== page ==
Band-e Amir, Afghanistan: (sources in captions) Band-e means “Dam of the Amir”, it refers to the five lakes high in the Hindu Kush Mountains of Central Afghanistan near the famous Buddhas of Bamyan. They were created by the carbon dioxide rich water oozing out of the faults and fractures to deposit calcium carbonate precipitate in the form of travertine walls, that today store the water of these lakes. It’s a series of six deep blue lakes separated by natural dams made of travertine, a mineral deposit.
"I have been spoiled by hosts all over the Middle East, but in the art of hospitality no one excels the Afghans. With their fire crackling, the women prepare to bake nan, an unleavened bread of rough-milled flour that serves as an Afghan mainstay."—Thomas Abercrombie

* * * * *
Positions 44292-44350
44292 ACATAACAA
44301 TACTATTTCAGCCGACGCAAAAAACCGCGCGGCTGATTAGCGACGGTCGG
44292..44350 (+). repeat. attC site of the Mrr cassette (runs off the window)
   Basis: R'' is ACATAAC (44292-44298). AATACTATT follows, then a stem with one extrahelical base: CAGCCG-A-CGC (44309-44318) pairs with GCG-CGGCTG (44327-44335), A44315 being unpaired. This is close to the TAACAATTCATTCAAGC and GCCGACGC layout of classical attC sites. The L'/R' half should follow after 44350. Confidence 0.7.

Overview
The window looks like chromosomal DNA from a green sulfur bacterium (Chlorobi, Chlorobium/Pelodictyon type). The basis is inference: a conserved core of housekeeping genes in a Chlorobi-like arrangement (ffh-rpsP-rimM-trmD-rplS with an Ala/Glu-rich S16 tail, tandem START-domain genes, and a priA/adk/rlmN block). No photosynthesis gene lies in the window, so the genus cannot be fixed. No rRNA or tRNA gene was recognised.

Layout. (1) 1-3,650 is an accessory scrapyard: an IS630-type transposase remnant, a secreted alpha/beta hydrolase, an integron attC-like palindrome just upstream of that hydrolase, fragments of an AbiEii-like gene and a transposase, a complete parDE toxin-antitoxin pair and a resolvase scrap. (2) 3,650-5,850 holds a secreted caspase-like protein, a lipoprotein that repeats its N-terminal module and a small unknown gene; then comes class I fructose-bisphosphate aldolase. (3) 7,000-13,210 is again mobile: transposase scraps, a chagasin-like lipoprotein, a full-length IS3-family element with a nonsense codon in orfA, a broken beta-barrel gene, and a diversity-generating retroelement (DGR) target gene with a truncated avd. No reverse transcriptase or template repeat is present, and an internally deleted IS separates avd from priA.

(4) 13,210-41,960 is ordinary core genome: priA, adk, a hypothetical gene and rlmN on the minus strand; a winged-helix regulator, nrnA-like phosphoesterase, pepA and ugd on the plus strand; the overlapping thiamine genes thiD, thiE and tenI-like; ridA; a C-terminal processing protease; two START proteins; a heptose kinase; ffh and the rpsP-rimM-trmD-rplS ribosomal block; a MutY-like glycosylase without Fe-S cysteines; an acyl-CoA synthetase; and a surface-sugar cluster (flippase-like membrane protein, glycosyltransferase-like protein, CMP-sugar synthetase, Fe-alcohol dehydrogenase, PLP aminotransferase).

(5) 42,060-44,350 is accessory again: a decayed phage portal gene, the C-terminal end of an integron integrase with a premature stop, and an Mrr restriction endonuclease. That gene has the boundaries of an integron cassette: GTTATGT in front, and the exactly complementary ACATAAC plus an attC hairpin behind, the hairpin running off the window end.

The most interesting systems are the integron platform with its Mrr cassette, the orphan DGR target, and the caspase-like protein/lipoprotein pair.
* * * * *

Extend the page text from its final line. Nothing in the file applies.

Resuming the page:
In the summer of 2011 I travelled from Western China by train and bus through Kazakhstan, Kyrgyzstan, Uzbekistan, and then after being denied entry into Turkmenistan found myself in Afghanistan. Traveling with a group of skateboarders who were all from western nations, we experienced a plethora of insanity and were in a state of constant awe. This truly is an immensely fascinating part of the world.